Sakharov's 'Happy Ending'

On December 19, 1986, the Soviet Foreign Ministry announced that Soviet physicist and human rights activist Andrei Sakharov was being released from his five-year internal exile in Gorky. The Ministry said that the 1975 Nobel Peace Prize winner would be allowed to resume his work at the Soviet Academy of Sciences in Moscow, and that his wife, the physician Elena Bonner, had been pardoned for her "anti-Soviet slander."

January 12, 1987

On December 19, 1986, the Soviet Foreign Ministry announced that Soviet physicist and human rights activist Andrei Sakharov was being released from his five-year internal exile in Gorky. The Ministry said that the 1975 Nobel Peace Prize winner would be allowed to resume his work at the Soviet Academy of Sciences in Moscow, and that his wife, the physician Elena Bonner, had been pardoned for her "anti-Soviet slander."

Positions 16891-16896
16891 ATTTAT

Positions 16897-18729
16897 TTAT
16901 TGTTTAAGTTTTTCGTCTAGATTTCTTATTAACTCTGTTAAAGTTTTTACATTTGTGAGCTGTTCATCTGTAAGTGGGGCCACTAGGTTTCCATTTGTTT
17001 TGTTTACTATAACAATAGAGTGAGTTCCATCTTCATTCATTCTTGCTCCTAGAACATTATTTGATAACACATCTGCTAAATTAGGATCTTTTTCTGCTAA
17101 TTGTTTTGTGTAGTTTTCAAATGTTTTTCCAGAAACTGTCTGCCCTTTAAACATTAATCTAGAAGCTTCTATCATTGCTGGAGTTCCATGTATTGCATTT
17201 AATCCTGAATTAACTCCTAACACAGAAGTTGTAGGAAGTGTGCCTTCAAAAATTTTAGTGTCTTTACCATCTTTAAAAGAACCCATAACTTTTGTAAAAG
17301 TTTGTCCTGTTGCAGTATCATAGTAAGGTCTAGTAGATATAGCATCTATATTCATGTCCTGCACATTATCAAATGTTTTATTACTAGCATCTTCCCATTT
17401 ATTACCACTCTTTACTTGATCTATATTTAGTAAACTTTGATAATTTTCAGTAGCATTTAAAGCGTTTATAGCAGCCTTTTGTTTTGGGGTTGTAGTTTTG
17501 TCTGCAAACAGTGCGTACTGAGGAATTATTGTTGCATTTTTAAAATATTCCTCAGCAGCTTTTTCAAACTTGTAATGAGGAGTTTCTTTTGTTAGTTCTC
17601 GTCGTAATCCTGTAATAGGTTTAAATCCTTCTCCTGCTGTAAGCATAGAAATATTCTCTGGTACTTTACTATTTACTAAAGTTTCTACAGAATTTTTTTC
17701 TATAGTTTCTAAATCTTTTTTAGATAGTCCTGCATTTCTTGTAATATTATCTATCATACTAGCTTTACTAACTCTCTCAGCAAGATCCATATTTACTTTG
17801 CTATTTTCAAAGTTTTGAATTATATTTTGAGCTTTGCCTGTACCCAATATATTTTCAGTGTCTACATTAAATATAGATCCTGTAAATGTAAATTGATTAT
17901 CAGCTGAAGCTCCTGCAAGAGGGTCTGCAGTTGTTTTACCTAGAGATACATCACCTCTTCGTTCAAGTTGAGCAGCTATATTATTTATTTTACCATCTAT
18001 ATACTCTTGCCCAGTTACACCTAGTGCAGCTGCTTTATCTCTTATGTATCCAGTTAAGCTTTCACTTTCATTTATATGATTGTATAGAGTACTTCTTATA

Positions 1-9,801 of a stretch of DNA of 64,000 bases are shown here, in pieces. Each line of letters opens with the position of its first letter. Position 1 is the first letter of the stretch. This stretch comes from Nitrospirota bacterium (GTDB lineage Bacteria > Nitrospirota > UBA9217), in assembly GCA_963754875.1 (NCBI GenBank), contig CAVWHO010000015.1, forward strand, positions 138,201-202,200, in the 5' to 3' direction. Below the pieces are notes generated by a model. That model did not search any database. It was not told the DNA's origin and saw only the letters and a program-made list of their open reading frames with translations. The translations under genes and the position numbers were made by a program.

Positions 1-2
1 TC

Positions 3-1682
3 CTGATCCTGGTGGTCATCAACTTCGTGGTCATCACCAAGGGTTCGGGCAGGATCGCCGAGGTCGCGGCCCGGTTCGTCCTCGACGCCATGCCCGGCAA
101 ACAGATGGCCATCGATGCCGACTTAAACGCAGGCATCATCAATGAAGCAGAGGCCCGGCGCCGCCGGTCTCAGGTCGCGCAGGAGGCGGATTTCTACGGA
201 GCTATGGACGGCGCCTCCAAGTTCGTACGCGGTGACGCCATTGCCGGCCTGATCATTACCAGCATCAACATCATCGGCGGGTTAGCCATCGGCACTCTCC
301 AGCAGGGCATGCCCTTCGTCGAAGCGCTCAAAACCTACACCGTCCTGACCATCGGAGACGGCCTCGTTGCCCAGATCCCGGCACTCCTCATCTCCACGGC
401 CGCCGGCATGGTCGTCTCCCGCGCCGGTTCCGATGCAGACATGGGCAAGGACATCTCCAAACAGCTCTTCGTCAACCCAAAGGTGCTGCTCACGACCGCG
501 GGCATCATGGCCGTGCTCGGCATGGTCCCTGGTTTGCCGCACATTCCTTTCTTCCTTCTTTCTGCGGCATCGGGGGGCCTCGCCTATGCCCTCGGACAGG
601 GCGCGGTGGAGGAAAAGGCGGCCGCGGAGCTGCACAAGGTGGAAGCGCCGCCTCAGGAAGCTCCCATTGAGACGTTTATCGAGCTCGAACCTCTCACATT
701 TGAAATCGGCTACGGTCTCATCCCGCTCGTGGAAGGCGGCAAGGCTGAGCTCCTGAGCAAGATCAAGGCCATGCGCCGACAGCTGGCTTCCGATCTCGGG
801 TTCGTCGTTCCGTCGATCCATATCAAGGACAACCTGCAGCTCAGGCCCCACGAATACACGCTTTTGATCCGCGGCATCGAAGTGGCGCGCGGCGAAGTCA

During a visit to the United States last year to undergo multiple bypass surgery, Bonner wrote Alone Together (Alfred A. Knopf, 1986), an account of the past three years of her life in exile with her husband (The Scientist, November 17, 1986, p. 14). In concluding the book, she seemed al most to anticipate her forthcoming release just five days before Christmas:

"Since time immemorial the genre of the Christmas tale has existed in Russia.... Yes, I have most of the ingredients for a Christmas tale. Now all I need is the happy ending, but I can't make one up.

...But where do I get a happy ending? Maybe it's in the fact that Andryusha and I remain together. And in the fact that there, beyond the border which separates us from the world and from all of you, dear family and friends, we are still free to be ourselves.

"Thanks to God, you are free, in Russia, in Boldino, in quarantine'—David Samoiov.

"Yes, that must be it, the happy ending."

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